Ageing is a complex process that results in the decline of physiological functions due to accumulation of damage in cells and tissues as well as due to reduced repair capacities. The regenerative power of stem and progenitor cells has been found to decline with age and to be influenced by the systemic environment. In particular, the osteogenic differentiation capacity of mesenchymal stem cells (MSCs) has been shown to decrease with age thereby contributing to decelerated bone formation and the development of osteopenia or osteoporosis. The objective of this study was to identify circulating factors of the aged systemic environment that influence the functionality of adult stem cells. In order to identify such factors, the microRNA content in serum of young versus elderly healthy individuals was analysed using quantitative PCR. Levels of hsa-miR-31-5p were found to be strongly induced in serum of elderly donors. As a possible source senescent endothelial cells that secrete exosomal miR-31-5p were identified in vitro, since it could be shown that exosomal miR-31-5p can be transferred to target cells such as MSCs. Subsequently, exosomes with elevated levels in miR-31-5p were harvested either from senescent endothelial cells or elderly donors, and used for treatment of MSCs prior and during osteogenic differentiation, resulting in slowed differentiation. The effect of the vesicles could be rescued by antagonistic miR-31-5p, and mimicked by delivery of miR-31-5p alone. One of the novel targets of miR-31-5p in this context is the WNT ligand FZD3 whose knock-down leads to a similar inhibition of osteogenic differentiation as miR-31-5p. In conclusion, we could identify a novel mechanism by which circulating microvesicles and their content might impact tissue physiology during ageing. Furthermore these data show that microvesicles might represent a source for biomarkers as well as therapeutic targets in age-related diseases like osteoporosis.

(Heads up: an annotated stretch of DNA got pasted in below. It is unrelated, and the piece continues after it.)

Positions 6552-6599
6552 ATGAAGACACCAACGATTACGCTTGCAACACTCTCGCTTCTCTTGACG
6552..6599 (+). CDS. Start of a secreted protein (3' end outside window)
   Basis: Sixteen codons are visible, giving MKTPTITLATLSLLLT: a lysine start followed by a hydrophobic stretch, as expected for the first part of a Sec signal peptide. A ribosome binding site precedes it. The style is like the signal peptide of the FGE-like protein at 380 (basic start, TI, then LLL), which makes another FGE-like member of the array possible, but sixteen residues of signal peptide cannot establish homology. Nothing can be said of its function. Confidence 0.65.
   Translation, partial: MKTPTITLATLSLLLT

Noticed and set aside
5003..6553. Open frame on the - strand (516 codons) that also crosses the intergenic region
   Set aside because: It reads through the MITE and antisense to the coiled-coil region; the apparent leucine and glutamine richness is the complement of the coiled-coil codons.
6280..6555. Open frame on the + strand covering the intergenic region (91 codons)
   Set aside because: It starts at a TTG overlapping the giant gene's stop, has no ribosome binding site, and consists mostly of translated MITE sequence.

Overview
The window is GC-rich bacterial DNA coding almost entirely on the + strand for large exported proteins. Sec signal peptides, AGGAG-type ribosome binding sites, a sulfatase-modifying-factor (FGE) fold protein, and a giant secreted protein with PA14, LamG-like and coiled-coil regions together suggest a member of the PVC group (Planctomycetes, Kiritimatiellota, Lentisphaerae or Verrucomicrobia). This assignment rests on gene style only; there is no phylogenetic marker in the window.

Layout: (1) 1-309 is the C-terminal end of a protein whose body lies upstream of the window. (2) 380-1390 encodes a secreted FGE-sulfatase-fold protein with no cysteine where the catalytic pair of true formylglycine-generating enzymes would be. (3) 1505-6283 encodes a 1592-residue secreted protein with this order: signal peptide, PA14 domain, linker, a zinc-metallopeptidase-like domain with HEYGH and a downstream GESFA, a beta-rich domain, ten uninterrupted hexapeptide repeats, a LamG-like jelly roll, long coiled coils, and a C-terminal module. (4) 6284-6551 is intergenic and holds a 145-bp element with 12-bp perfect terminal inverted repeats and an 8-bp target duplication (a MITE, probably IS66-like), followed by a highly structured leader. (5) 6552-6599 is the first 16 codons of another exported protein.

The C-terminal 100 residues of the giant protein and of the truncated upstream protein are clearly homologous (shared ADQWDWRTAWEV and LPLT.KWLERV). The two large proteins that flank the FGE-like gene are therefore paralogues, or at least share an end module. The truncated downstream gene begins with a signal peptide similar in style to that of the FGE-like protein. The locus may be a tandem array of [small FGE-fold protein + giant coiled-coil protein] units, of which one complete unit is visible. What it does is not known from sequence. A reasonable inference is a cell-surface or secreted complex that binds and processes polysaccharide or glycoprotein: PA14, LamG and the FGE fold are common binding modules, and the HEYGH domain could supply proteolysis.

Disclosure: Johannes Grillari acts as scientific advisor to TAmiRNA GmbH and CSO of Evercyte GmbH. This work was supported by: EU-FP7 Health Project FRAILOMIC 305483; and EU-FP7 Health Project SYBIL 602300.